First, what other sites did he consider before concluding that the most promising was the Crystal Palace, and is he satisfied that this site really is the best from the point of view of communications, whatever other advantages it may have? Secondly, would he say approximately when he expects to receive the costed plans and completion of the detailed study to which he referred? Thirdly, what sort of financial arrangement has the right hon. Gentleman in mind—in other words, what sort of proportion do the Government expect to contribute?

Mr. Jay

I am also happy to find the right hon. Gentleman in so constructive a mood.

The F.B.I. and ourselves have examined all the sites that were put forward. We have not been able to find one to rival the Crystal Palace for suitability. I certainly hope that these investigations can be completed by the end of the year and, if possible, sooner. The financial arrangements, which have not been worked out in detail, contemplate that half the cost would be provided by the Government and the other half probably by the Greater London Council by a suitable loan arrangement.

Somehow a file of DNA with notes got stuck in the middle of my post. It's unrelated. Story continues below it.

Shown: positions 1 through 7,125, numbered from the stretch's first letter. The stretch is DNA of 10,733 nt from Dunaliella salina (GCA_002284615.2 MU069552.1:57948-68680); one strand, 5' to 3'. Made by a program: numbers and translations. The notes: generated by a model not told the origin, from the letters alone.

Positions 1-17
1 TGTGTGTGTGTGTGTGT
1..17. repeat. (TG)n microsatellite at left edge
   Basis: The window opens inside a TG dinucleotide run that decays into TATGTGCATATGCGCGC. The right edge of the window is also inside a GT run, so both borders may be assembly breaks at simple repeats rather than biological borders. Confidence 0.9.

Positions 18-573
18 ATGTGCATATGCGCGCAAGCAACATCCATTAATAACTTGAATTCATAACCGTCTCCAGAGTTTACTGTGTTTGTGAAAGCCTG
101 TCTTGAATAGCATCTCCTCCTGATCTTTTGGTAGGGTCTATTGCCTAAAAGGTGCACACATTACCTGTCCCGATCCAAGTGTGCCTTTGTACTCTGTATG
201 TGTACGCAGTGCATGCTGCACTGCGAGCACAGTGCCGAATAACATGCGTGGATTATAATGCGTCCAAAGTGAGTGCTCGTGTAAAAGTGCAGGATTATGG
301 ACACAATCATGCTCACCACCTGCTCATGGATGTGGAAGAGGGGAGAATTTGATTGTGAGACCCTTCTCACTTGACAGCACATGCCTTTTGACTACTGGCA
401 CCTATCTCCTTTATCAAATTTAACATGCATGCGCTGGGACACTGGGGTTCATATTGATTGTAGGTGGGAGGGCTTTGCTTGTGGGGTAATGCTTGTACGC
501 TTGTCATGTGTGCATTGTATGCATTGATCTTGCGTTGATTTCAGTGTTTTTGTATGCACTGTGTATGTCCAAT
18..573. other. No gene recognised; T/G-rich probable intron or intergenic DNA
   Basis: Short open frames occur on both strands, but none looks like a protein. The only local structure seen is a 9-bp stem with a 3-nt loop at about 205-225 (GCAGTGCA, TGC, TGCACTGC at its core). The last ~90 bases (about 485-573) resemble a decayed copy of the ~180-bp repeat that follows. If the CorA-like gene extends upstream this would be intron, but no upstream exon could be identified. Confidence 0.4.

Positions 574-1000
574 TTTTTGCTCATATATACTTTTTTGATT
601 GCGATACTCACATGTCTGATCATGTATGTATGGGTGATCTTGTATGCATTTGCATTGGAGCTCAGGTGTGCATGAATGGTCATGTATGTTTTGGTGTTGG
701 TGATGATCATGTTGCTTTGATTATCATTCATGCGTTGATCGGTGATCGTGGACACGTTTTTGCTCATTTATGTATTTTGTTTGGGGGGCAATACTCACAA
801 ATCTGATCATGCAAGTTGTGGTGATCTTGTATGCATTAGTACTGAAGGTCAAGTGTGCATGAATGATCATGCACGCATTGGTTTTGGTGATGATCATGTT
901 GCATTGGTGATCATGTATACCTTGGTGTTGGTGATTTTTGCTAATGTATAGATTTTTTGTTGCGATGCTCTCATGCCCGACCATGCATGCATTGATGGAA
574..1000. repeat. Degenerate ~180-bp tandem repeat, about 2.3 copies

Mr. Lipton

Will my right hon. Friend take steps to ensure that the plan includes adequate hotel accommodation in or near the exhibition site, because such accommodation in that part of London is most inadequate? Will he see that adequate car parking accommodation is provided so that we do not get unnecessary congestion in what is an already congested part of London? Will he also ensure that all the traffic going to the exhibition does not have to go along the Brixton Road?